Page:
Khalid Al-Falih

About Khalid Al-Falih

Who is it?: Minister of Energy, Industry and Mineral Resources, Saudi Arabia
Birth Year: 1960
Birth Place: Dhahran, Saudi Arabia, Saudi Arabia
Monarch: King Salman
Preceded by: Abdullah S. Jum'ah
Succeeded by: Amin H. Al-Nasser
Residence: Dhahran, Saudi Arabia
Alma mater: Texas A&M University King Fahd University of Petroleum and Minerals

Khalid Al-Falih

Khalid Al-Falih was born on 1960 in Dhahran, Saudi Arabia, Saudi Arabia, is Minister of Energy, Industry and Mineral Resources, Saudi Arabia. Khalid al-Falih was appointed as Saudi Arabia's petroleum minister in May 2016. The former Minister of Health assumed power at a uniquely perilous time for the Gulf state; soft oil prices have weakened the Saudi economy and put pressure on the government to cut production. Al-Falih, who also serves as chairman of energy mammoth Aramco, has displayed a willingness to decrease output, contingent on cooperation from non-OPEC members. He remains bullish on Saudi Arabia's economic future, and believe that oil prices will rise in the months and years to come.

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Al-Falih was born in 1960 in Dammam, Saudi Arabia, where he was also raised. He attended Texas A&M University, earning a bachelor's degree in mechanical engineering in 1982, and later pursued an MBA at the King Fahd University of Petroleum and Minerals, which he completed in 1991.


Al-Falih joined Saudi Aramco (formerly, Aramco) in 1979. For over several years, he held positions of increasing responsibility and in 1992, he joined the Consulting Services Department (CSD). He supervised several technical units, mainly the Mechanical and Civil Systems Division and was named manager of CSD in January 1995. He was assigned as manager, Ras Tanura Refinery Maintenance Department in late 1995; and by 1998; manager, Business Analysis Department.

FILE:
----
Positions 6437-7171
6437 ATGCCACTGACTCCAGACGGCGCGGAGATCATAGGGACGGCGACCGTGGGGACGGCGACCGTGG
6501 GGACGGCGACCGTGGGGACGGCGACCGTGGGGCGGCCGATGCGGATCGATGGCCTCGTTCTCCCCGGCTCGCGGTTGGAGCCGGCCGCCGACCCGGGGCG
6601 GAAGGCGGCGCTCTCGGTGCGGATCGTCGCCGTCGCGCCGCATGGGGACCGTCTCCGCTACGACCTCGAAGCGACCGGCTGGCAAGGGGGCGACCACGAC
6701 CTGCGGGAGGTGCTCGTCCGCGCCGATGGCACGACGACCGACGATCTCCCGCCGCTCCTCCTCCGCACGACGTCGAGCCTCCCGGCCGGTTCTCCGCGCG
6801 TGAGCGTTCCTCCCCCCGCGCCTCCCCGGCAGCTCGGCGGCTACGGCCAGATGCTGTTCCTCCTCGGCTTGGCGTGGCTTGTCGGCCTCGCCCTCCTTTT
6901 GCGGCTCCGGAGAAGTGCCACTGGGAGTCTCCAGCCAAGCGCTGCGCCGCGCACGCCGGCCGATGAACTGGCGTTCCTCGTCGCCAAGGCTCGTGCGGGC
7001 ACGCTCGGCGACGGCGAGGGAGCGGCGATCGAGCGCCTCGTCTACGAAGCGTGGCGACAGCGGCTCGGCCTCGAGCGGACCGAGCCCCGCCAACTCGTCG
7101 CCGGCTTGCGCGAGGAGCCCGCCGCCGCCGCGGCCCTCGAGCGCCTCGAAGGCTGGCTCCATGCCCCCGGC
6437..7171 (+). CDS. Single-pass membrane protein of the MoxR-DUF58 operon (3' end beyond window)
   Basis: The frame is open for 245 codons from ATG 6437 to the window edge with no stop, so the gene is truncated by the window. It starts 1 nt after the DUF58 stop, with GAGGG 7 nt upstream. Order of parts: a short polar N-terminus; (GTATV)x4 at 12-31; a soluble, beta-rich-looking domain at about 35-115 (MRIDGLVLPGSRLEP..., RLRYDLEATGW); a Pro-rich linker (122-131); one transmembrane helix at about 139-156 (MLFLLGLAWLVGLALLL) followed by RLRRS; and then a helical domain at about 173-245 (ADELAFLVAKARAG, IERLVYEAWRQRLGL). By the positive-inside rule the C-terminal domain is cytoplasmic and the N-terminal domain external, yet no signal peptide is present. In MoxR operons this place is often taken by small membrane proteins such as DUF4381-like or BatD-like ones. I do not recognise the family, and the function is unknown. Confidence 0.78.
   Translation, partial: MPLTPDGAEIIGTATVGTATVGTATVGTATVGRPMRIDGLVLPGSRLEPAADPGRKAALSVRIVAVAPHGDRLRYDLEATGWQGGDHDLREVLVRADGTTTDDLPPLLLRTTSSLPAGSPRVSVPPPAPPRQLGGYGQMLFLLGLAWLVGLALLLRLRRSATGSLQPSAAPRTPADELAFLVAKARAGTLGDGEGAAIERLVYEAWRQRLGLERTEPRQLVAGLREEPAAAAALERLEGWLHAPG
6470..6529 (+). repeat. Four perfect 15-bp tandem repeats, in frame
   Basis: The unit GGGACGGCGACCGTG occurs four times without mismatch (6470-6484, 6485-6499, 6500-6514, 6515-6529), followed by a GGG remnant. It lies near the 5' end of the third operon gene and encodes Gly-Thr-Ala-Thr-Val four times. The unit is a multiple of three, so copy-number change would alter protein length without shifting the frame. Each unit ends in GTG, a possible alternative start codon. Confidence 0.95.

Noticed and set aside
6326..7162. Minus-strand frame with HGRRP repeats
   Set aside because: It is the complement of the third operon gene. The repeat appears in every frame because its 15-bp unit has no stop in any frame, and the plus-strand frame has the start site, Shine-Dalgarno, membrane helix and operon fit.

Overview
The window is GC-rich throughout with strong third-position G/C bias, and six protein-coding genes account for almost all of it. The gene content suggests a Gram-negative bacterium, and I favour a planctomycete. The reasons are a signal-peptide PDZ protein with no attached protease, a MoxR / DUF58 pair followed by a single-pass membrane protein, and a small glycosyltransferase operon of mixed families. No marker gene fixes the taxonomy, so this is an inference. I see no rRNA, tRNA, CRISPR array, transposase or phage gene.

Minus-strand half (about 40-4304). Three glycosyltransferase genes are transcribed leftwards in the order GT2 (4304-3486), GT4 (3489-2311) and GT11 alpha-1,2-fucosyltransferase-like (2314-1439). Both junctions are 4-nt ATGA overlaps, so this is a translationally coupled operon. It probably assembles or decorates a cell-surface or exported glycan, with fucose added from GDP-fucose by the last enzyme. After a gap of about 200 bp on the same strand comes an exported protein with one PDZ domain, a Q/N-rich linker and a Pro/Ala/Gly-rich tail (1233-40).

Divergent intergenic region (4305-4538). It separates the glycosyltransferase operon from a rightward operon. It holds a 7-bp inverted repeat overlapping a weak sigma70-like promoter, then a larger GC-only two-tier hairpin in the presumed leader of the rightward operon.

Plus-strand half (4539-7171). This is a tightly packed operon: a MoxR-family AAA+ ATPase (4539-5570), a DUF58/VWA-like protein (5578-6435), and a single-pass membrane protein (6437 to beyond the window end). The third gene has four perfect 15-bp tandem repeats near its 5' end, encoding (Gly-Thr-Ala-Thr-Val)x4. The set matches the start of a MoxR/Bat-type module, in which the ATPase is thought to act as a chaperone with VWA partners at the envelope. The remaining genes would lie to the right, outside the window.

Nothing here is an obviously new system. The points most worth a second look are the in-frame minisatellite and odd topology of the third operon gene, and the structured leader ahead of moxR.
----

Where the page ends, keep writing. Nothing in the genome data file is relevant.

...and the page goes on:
In July 1999, Al-Falih became President of Petron Corporation, a joint venture between Saudi Aramco and the Philippine National Oil Company. He returned to the Kingdom in September 2000 to serve as vice chairman on the Saudi Aramco Study Team for Upstream Gas Ventures, until his appointment as vice President of Gas Ventures Development and Coordination in May 2001. He played an instrumental role in the negotiations with the international oil companies (IOCs) & other major national oil companies (NOCs) in connection with the Kingdom's Natural Gas Initiative. Ultimately, four joint ventures, namely - South Rub' al-Khali Company (SRAK), Luksar Energy, Sino Saudi Gas & EniRepSa Gas were consummated between Saudi Aramco and various leading IOCs, Nocs and emerging oil companies.


In October 2004, Al-Falih was appointed to the Board of Directors of Saudi Aramco. He also served as chairman of the board of the South Rub' al-Khali joint venture between Shell, Total and Saudi Aramco.


In Nov 2008, Abdallah S. Jum'ah, then President and CEO of Saudi Aramco, retired and Khalid A. Al-Falih, who was serving as Aramco's executive vice President of operations, was appointed as the new President and CEO of the company, effective January 1, 2009.


The global oil economy caused prices to fluctuate dramatically, from a peak of almost $108 in June 2014 to $26 per barrel in February 2016, the lowest point since 2003. In May 2016, Al-Falih was appointed Minister of Energy, Industry and Mineral Resources, replacing outgoing Ali al-Naimi. The national plan Vision 2030 announced in April 2016 is designed to reduce the Kingdom’s dependence on oil revenue, a new direction which affected the makeup of Saudi ministries. In the royal decree announcing the appointment of Al-Falih, the former Petroleum Ministry was renamed "Ministry of Energy, Industry and Mineral Resources," incorporating also the Ministry of Electricity. Al-Falih also holds the position of chairman of the Board of Directors of Aramco, whose CEO is Amin H. Nasser.


The oil crash caused OPEC countries to react by diminishing production, the organization’s first cut in eight years. Minister Al-Falih urged fellow OPEC member countries to stop exceeding their output targets, and met with Venezuelan and Kazakh counterparts in August 2017 in order to extend the deal of cutting production until March 2018, by at least three more months.

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